Last week, China’s top media regulators rolled out a directive prohibiting “sissy idols and other deformed aesthetics.” Their targets were the highly stylized, gender-bending young men who’ve defined Chinese pop culture for more than a decade. In the eyes of President Xi Jinping, these celebrities pose a threat to the masculine revitalization of the Chinese nation. Like cram schools, celebrity fan clubs and video games — all banned or restricted in recent months — they’ve become another victim of Xi’s push to build a patriotic younger generation in his image.
Such a cold-blooded cultural cull creates a dilemma, however. What are China’s teenagers to do with their time now that they can’t follow their favorite celebrities, play video games or grind away in nightly tutoring sessions? The government hopes that they’ll use that extra time to engage in physical activity and indulge in the study of “Xi Jinping thought” (now part of primary-school curriculums). Yet it’s unlikely that these aspirations will be realized even in part. China’s teenagers, like those everywhere, have their own ideas.
Forty years ago, the very idea of a “youth culture” was alien to a hard-working, mostly agrarian society. It was only with affluence that free time emerged, and even that was circumscribed by ambitious families who viewed rigorous academic study as sacrosanct. In urban China, a typical secondary-school day runs nine hours, plus another two for private tutoring. After time for dinner and family, it’s on to homework, which can take hours more. Unsurprisingly, researchers have often found that Chinese children are severely sleep-deprived.
Added to these pressures are some newer ones, including the demands that global consumer culture places on young people. As state media likes to note, Generation Z, the cohort born between 1995 and 2010, is the most affluent in Chinese history. In fact, China’s Gen Z kids outspend their counterparts in other parts of the world — according to one survey, they account for a larger share of total household spending (at 13%) than their peers in the U.S. (4%) and Britain (3%).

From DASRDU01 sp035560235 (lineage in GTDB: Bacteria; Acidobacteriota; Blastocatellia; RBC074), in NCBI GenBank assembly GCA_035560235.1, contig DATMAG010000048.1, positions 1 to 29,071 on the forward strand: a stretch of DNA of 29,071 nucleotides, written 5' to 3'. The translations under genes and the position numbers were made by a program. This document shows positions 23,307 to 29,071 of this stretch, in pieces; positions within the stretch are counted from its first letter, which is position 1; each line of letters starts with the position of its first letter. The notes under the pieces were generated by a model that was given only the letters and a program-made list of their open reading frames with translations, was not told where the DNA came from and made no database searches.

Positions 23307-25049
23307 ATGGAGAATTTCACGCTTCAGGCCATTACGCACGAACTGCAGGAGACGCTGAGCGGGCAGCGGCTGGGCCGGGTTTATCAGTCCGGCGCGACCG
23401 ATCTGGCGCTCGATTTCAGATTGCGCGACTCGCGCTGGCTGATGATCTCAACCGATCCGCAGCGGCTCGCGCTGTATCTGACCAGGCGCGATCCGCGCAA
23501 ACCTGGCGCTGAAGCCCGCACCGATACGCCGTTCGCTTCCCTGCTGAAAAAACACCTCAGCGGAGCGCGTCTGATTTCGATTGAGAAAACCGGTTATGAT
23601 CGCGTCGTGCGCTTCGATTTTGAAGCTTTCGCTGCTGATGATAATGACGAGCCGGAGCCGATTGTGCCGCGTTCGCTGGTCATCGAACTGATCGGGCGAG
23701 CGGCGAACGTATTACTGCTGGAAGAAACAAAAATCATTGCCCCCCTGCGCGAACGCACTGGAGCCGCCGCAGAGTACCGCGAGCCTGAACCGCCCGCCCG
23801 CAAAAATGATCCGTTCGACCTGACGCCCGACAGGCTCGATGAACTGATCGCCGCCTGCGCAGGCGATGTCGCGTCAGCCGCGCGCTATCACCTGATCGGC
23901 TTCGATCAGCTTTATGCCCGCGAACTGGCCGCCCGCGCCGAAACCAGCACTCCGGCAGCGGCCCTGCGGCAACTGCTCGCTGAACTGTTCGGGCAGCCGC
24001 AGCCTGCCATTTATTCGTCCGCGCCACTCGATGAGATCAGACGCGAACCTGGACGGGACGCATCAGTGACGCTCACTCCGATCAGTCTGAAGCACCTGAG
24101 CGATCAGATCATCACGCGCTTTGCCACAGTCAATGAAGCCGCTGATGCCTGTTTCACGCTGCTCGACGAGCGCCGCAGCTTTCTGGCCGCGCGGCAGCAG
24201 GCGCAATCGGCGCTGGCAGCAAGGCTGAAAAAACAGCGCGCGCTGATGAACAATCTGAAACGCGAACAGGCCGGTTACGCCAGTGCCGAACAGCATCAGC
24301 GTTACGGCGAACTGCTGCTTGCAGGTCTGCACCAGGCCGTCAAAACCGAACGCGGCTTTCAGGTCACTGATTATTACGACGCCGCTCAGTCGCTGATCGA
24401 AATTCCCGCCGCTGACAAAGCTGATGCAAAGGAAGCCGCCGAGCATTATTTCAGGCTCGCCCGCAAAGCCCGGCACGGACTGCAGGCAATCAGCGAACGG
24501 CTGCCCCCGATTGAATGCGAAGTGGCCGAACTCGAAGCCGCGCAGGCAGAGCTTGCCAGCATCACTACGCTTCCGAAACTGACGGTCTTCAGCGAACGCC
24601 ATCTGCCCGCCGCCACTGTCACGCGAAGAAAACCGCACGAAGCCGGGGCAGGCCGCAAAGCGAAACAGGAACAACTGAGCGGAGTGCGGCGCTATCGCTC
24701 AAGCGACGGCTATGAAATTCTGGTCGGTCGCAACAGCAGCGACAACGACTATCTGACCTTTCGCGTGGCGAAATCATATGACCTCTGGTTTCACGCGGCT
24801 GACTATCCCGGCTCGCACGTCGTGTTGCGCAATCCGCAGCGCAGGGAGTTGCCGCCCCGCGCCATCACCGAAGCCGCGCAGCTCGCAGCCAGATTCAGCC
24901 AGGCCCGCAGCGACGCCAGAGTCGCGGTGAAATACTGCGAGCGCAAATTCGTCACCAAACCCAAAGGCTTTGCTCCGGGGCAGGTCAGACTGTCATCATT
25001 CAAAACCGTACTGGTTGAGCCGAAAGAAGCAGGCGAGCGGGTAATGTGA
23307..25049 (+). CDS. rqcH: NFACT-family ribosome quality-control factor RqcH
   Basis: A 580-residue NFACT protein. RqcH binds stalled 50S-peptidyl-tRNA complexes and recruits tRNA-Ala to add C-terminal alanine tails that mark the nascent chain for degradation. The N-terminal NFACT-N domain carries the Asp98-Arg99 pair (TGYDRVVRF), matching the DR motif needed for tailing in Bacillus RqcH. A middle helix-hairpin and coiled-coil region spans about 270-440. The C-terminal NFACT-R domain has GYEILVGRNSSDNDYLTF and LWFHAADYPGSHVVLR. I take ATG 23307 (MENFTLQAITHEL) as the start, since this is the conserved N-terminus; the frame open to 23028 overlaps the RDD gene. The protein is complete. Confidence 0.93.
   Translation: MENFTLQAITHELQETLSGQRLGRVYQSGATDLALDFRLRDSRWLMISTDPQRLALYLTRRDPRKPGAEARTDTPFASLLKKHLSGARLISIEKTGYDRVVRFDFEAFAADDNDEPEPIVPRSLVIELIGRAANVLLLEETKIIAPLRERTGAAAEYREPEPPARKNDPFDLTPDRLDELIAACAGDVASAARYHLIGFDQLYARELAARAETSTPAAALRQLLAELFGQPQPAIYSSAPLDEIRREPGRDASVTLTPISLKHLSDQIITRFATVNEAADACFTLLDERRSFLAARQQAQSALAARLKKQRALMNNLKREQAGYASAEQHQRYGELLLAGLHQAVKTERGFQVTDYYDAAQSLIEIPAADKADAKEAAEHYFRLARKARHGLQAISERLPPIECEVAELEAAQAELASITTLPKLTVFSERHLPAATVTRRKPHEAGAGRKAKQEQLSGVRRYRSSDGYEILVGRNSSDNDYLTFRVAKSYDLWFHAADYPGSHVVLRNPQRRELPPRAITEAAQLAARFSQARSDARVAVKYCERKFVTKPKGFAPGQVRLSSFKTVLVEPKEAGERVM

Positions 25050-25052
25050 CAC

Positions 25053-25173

This newfound spending power has collided with another emergent cultural force: social media. After midnight, Chinese platforms hum with posts about teen idols. Interest in their songs and shows and personal lives is overwhelming. By far the most popular figures are the “little fresh meat” — delicate-featured, makeup-wearing young men who not only inspire endless gossip but strongly influence how urban Chinese present themselves (the booming male cosmetics industry is just one outcome). Their fans are so loyal that they’ve been known to buy up multiple copies of a new music release to drive it up the charts (often successfully).
In the context of affluent global youth culture, in which forming identity and community are priorities, such gestures aren’t unusual. The problem is that the Chinese Communist Party does not share these priorities. It views youth culture as an ideological battleground. Video games and fan clubs aren’t harmless diversions but competition for the affections of China’s next revolutionary generation. One result is that the authorities are increasingly curtailing or canceling any youth-oriented entertainment they view as threatening.
So far, the impact has been limited. Teenagers who want to play games easily circumvent the government’s anti-addiction measures. Fans of South Korea’s wildly popular, androgynous K-Pop acts continue to follow them (and emulate them), despite years of disapproval and occasional censorship by the authorities. Unlike previous generations, Gen Z has often found clever technical means of evading the government’s control.
But Xi’s effort to shape how Gen Z uses its spare time is undoubtedly the most aggressive in the country’s recent history. With his personal backing, the measures have had a political gravitas that previous crackdowns didn’t. The challenge for the government is presenting a compelling alternative to the high-end shopping, video games and androgynous boy bands that young Chinese have long embraced. Patriotic exercise and ideological education are well and good, but not exactly what most teens think of as a good time.
In fact, China’s regulators might soon learn what parents everywhere have long understood: The surest way to make a teenager want something is to forbid it.